Thursday, May 13, 2010

Why Did the Elephant S**t on My Week?

Weak, disoriented, and hardly able to stand, my pulse begins to race and sucking in air has become a chore rather than part of the natural rhythm of life. The room begins to spin and my stomach lurches, and it's everything I can do to keep my dinner where it belongs.

Just when you think things are going great, the forbidden French foible happens. Some may say it hits the fan, but for me it comes from an elephant's ass, leaving copious piles of poo in my path.

It was about this time two years ago that I found myself making my first official "blog" post, otherwise known as a "note" on facebook. It was entitled A Week Worth Writing about, and it was indeed a week worthy of expression through written word. I could never forget those seven days filled with stories I had told my friends, stories inevitably to be told to my children and grandchildren some day. It was a week of D's; a downward detour of disaster that involved a dishwasher in flames, a drainpipe that wouldn't drain, and a dog untrained, which respectively resulted in a dish stack in the sink, a newly refinished basement becoming a lake, and an forbidden bite out of a four tier wedding cake. It was one of those weeks where one might indulge in a stiff drink to drive away the angst at the end of it all. Alas, that was not the way I rolled back then, so my liquor was left untouched.

I find that while a lot of things have changed since then, so many things have also remained the same, and two years later I find myself with another "week worth writing about".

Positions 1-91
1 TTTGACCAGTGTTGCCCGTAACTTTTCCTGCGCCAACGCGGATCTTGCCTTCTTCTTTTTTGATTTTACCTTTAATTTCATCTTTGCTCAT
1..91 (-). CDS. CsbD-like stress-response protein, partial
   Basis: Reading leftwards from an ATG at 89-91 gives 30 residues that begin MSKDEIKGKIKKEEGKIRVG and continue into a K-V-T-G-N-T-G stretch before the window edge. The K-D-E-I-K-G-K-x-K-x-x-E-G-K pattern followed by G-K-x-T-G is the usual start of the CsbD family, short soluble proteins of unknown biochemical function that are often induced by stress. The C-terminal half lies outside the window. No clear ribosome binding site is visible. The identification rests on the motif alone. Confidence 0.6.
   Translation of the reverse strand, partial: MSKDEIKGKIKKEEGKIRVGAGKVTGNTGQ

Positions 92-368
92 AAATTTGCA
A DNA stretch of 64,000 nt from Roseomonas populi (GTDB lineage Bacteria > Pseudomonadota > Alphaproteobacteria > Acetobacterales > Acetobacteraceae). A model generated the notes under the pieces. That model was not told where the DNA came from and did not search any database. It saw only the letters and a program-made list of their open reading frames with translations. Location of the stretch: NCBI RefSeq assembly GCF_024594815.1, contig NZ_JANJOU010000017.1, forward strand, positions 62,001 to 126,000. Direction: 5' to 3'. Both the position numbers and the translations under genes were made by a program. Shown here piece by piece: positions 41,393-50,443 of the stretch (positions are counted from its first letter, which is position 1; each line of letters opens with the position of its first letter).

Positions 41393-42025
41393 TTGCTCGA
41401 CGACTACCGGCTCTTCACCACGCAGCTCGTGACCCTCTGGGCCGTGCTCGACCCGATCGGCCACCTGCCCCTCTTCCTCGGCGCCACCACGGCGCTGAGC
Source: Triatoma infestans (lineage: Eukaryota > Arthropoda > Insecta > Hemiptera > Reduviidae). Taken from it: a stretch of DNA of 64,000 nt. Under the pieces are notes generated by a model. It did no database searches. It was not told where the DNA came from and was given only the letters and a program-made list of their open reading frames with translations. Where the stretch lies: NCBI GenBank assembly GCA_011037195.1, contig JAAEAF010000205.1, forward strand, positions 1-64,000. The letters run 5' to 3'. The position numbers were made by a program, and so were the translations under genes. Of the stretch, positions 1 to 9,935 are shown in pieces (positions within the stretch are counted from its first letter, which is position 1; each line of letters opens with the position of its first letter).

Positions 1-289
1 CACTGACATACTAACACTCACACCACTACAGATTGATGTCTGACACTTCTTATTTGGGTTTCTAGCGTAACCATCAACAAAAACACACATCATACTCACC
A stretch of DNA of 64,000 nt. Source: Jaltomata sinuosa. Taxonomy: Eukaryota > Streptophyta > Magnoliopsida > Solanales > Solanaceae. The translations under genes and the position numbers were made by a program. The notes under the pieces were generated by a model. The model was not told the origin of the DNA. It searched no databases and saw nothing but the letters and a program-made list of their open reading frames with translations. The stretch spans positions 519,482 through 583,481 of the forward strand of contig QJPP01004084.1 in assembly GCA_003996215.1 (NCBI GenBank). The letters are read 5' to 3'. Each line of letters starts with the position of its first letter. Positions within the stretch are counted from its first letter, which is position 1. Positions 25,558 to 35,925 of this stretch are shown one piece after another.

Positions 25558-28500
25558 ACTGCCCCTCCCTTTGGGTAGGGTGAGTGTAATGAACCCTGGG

After Emie's birthday bonanza a couple of weeks ago, Jon and I were invited to attend an adult birthday bash of an old buddy of ours. My perception of taxing times was poor, and after what I thought was a somewhat strenuous week, I deemed a stiff drink (okay three) necessary to smooth over the serrated edges and celebrate another year of life, forgetting it had been a day of inadvertent dehydration. Only two screwdrivers and a Mike's Hard Lemonade later did the tough times actually present themselves, and the aforementioned elephant took its first of many dumps on my series of seven days.

At 32 years of age, I finally faced what so many experienced after many more than three drinks, and at an age half that of mine - the first hangover that had hung over my head for so long finally happened . . . . I imagined many would not suppose that was such a bad thing, as a hangover has happened to the best of most. However, while Emie's precious party was the day of my lightweight drunk fest, her actual birthday was the day of dreary drunken regret. Having had many more liquor lavishes in one evening in the past, I never dreamed that three of them would fling me full force into an abysmal after affect. I spent much of the morning praying to the porcelain gods and crying like a crazy woman for the horrible mommy I felt I was in that moment. Sitting in a chair unable to move while my daughter opened her remaining presents was not how I envisioned spending Emie's birthday. Putting on my best happy face, I began to be thankful for Emie only turning three . . . she was none the wiser to my state of suffering, and had she been a bit older she would have assuredly understood the circumstance at hand.